Follow buttons & the logged out user

Here is a new episode of my quest to understand and improve the follow button pattern on the web.

Of course, I have found a lot of new follow buttons in this past month. Unfortunately, they all show the same characteristic: you can only use them if you have an account with the platform that shows them.

 The Logged Out User

Fred Wilson coined the term over 2 years ago. The logged out user is the user who visits a site without an account on this site, or, who has an account but is not logged in at the moment. Many websites have now understood that the logged out users account for most of the visits they receive everyday. Even Facebook now has a lot of content for the logged out user.

In practice, the logged out user is also, the next user. It’s the user who will make the decision to signup or not. As Arnold Waldstein put it in the comments, the widest part of the engagement funel is made of logged out users, which is why it is extremely important to make sure these logged out users have the best experience.

 Trading identity for features

A few service will only show logged out users to signed up users. It’s a bit sad, because it means they do not offer (or even advertise) such an important feature to the logged out users. That’s the case for Themeforest. You will only see Follow buttons on profile for the users if you are logged in.

Other services, like Behance, will show Follow Buttons to their users, but once they’re clicked on, the user is asked to signup. The buttons are used as a bait: give us your identity and we’ll allow you to follow. In the day and age of the PRISM scandal, the price for one identity is probably going up and users are less and less willing to sign up with new services (which they may barely know) just to access a small feature. They probably also don’t like the bait approach very much: nobody likes to try using a service and hit walls on every action.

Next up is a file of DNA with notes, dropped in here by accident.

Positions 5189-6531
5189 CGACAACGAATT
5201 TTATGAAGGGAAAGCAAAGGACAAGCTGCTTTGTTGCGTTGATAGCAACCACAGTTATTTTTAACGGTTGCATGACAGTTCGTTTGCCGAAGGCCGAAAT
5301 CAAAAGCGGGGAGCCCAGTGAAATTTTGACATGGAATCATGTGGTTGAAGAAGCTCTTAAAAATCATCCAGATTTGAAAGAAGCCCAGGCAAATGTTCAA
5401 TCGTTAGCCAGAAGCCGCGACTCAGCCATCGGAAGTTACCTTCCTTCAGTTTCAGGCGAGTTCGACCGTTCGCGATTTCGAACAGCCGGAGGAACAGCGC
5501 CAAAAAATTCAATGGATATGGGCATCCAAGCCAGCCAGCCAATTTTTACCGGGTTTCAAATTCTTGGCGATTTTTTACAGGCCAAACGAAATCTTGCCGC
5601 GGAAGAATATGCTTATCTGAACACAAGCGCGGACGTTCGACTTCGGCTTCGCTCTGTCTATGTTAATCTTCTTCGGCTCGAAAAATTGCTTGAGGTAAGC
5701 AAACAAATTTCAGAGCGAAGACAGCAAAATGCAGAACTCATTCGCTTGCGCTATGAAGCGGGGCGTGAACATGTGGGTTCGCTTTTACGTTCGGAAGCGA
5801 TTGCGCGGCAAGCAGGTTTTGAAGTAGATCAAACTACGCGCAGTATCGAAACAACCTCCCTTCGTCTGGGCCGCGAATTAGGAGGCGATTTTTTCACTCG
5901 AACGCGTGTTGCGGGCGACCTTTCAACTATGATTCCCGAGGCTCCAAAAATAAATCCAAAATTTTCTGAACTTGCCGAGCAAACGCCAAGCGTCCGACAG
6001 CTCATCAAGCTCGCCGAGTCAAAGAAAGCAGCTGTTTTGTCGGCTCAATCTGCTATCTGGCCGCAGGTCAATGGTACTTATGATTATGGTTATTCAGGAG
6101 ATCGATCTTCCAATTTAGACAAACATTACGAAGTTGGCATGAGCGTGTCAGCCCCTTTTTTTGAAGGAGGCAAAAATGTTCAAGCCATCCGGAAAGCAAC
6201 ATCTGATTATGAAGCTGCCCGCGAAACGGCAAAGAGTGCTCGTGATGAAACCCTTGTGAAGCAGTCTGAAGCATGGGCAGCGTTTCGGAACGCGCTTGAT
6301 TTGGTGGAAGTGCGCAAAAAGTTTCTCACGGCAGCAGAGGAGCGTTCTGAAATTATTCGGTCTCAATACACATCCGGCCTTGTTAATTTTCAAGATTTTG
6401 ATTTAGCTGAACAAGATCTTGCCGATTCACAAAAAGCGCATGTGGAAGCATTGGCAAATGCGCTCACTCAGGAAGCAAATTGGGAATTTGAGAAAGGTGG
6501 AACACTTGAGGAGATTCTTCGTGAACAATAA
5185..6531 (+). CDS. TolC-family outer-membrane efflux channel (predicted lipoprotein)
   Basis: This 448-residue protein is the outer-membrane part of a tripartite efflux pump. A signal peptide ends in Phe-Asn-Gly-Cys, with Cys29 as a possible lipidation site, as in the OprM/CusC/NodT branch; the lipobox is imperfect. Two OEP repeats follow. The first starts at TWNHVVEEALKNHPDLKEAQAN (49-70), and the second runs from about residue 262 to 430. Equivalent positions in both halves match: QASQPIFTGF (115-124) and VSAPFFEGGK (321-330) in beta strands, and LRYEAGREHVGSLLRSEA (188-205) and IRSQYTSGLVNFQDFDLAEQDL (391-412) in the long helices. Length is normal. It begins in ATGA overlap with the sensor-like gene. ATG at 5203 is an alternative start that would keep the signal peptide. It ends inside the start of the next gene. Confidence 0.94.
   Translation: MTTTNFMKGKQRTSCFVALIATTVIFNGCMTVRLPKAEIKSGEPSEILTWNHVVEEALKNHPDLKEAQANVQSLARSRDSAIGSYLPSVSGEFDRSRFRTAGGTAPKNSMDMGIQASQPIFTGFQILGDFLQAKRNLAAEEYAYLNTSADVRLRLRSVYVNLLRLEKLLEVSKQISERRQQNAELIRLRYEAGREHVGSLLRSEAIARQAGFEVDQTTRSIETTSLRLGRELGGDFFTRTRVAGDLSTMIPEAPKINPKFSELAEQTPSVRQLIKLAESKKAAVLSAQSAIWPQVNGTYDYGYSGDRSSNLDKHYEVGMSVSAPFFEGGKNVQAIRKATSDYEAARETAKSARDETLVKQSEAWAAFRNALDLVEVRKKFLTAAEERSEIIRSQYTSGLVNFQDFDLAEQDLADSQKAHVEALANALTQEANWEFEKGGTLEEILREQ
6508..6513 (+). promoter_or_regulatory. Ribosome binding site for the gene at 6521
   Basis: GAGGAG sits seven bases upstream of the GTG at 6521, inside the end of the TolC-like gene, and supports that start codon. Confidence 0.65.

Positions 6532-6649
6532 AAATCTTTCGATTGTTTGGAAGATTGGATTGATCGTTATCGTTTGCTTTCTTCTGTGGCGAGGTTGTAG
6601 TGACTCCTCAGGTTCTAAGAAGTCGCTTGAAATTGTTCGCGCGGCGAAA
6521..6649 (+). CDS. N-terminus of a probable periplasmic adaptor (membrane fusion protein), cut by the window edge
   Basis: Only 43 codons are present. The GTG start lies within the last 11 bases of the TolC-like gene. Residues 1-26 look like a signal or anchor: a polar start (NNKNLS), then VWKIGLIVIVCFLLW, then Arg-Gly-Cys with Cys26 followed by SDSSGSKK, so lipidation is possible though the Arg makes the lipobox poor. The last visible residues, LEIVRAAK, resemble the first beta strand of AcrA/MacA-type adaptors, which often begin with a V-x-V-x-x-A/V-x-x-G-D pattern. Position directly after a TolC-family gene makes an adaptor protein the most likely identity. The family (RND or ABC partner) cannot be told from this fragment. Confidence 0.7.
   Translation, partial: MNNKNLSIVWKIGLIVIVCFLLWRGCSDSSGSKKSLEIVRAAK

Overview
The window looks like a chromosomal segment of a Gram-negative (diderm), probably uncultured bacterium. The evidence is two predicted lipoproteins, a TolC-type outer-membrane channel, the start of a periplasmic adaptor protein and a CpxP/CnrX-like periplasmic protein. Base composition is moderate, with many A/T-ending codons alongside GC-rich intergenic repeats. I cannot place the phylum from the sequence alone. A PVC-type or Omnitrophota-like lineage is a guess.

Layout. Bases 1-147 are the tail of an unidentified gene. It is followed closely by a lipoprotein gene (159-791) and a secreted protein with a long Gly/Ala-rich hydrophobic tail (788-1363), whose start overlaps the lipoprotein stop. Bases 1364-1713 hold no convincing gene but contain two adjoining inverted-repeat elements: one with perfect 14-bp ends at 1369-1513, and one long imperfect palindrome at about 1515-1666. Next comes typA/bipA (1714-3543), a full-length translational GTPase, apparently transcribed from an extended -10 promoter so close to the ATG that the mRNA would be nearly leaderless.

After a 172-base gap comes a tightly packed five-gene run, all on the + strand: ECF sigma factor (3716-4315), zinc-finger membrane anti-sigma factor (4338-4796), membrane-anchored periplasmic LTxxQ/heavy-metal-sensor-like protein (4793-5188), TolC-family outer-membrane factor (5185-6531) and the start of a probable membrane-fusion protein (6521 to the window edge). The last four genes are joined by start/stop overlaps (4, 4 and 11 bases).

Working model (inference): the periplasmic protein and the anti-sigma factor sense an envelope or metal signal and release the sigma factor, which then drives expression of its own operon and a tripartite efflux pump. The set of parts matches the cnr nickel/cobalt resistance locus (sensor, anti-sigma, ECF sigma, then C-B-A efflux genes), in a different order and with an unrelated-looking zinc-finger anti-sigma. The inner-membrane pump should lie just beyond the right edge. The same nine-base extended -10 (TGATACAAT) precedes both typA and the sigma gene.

This is a missed opportunity. If they had a way to offer that follow feature without forcing the user to sign up, they would have had an opportunity to engage the logged out user, build trust, and eventually get the user to signup when the user wants it.

 Services with no user accounts

Luckily, there are also a lot of websites for which there is no user account and hence only logged out users. Think about blogs, small corporate websites, classified ads services… etc.

Unfortunately, the engagement on these sites as a percentage is probably at an all time low (we spend our days on Facebook, Twitter or G+ it seems). I believe one of the reasons is that these smaller sites do not offer features like a follow button.

Facebook, Google+, Twitter and other excel at sending us email reminders, mobile alerts which trigger a new visit to them.

The solution to that problem has been to provide RSS feeds and hope that users will be brave enough to copy and paste urls to their readers. We all know that it’s too complex and is barely possible on mobile… compared to clicking on a Follow button.

 SubToMe

RSS is the plumbing solution to the decetralized follow model. There is no doubt about that: it’s widely adopted on both ends (millions of websites publish one, there are hundreds ot readers to consume them). However, since it’s plumbing, we still need the faucets and the sinks to avoid making a mess everytime we use them.

SubToMe is a simple and universal follow button, which works on any website that has an RSS feed. It does not require a user account and will just redirect you to the feed reader you use when you click on it.

It’s also fully open source, with no app server running and respects your privacy by only storing your data in your browser.

If you think Svblte (on which I also published this post) deserves a follow button (on top of its RSS feeds), please hit the kudos circle! Hopefully, Dustin will notice!

 
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Follow buttons everywhere

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